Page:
I've heard people say that greetings from before, and I picked it up from them. I was wondering if it is a legal sentence and its origin.
Whether or not one hears how do commonly may be a matter of locale. English is pronounced, mispronounced, and generally mauled differently in each corner of the world where it is spoken.
I have heard the greeting how do? at least three times since yesterday noon in rural NE US.
It is, as others have said, a shortening of "How do you do."
Although one can parse the parent phrase into a grammatically complete (if slightly ridiculous) sentence, in which the subject you performs the intensified verb do do which is modified by the adverb how, the exercise in doing so would be purely academic doodoo, as in all probability few if any greeters have truly wished to know how, in fact, someone else does do, did do or has done doing since the 18th century.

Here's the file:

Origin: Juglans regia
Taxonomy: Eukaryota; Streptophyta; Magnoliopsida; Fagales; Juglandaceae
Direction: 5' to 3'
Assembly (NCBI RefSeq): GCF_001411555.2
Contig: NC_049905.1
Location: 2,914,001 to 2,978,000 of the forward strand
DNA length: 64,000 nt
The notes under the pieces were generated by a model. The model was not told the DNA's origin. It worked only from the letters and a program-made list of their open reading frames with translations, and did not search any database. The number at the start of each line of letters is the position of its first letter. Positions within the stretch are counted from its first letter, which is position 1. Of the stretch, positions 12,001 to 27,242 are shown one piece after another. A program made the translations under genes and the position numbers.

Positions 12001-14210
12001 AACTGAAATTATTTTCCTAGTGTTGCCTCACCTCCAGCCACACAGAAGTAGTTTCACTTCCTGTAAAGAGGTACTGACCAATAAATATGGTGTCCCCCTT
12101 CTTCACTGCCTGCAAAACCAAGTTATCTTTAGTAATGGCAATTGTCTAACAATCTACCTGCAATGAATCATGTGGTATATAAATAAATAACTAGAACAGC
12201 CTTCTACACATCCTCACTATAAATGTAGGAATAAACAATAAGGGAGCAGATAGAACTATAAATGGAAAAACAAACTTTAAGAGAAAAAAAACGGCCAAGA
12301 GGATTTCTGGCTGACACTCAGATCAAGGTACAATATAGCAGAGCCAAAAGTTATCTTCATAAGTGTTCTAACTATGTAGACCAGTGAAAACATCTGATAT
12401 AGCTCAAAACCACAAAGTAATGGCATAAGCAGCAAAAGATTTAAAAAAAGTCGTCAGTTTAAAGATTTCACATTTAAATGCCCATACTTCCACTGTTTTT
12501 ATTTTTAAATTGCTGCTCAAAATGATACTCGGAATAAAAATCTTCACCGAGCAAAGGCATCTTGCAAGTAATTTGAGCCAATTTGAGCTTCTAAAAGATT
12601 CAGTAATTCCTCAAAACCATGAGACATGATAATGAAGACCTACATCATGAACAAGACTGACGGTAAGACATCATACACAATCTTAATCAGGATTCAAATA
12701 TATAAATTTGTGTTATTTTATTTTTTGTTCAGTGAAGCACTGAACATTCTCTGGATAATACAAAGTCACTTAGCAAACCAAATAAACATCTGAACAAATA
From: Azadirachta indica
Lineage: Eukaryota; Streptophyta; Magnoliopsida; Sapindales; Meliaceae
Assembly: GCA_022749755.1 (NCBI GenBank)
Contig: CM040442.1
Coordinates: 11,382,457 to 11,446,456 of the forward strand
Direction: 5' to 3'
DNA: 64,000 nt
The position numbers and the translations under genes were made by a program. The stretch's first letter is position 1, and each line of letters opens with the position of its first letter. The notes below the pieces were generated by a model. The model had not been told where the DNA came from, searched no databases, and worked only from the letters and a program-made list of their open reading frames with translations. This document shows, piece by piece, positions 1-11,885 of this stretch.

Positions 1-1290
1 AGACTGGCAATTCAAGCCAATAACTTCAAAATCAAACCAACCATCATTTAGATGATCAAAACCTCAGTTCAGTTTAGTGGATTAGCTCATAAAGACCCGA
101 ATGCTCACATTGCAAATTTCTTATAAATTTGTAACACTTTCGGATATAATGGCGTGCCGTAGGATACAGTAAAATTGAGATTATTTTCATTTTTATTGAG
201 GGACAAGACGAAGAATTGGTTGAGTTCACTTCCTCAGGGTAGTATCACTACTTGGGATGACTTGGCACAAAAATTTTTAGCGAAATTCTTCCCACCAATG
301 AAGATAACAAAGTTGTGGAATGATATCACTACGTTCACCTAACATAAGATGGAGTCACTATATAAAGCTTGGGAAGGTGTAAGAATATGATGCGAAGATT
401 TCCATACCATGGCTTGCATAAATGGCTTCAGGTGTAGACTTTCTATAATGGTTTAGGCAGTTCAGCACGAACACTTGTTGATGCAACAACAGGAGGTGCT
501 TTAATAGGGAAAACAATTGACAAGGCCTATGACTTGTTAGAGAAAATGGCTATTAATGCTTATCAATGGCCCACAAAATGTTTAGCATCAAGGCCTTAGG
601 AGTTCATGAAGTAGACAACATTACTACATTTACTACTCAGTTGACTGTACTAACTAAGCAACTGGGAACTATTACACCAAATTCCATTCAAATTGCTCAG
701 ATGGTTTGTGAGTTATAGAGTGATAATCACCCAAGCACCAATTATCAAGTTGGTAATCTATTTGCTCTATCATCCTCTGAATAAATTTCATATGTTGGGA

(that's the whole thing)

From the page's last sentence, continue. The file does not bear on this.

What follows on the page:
Instead, the phrase falls into the category of phatic expressions. All hail Wikipedia:
In linguistics, a phatic expression is one whose only function is to perform a social task, as opposed to conveying information. The term "phatic communion" was coined by anthropologist Bronislaw Malinowski in his essay "The Problem of Meaning in Primitive Languages," which appeared in 1923 in The Meaning of Meaning by C.K. Ogden and I.A. Richards. The term comes from the Greek "phatos" (spoken, that may be spoken), and from "phanai" (to speak, say).
Like other phatic expressions (e.g. Hi, Hey, Yo, and Heighdy-Ho) it neither needs nor wants grammatical analysis.
It is an old Saturday Western form of greeting, something you might have heard while watching a Roy Rogers western, or perhaps a wannabe Gone With the Wind Southern picture. I'm sure I've heard it a few dozen times in old movies.
Basically it's a very informal version of "How do you do?" (Imagine the cowboy tipping his dusty hat to the lady as he says it.)
I suppose it may still be in use (if it ever was) in the Western US, but it's not a common idiom.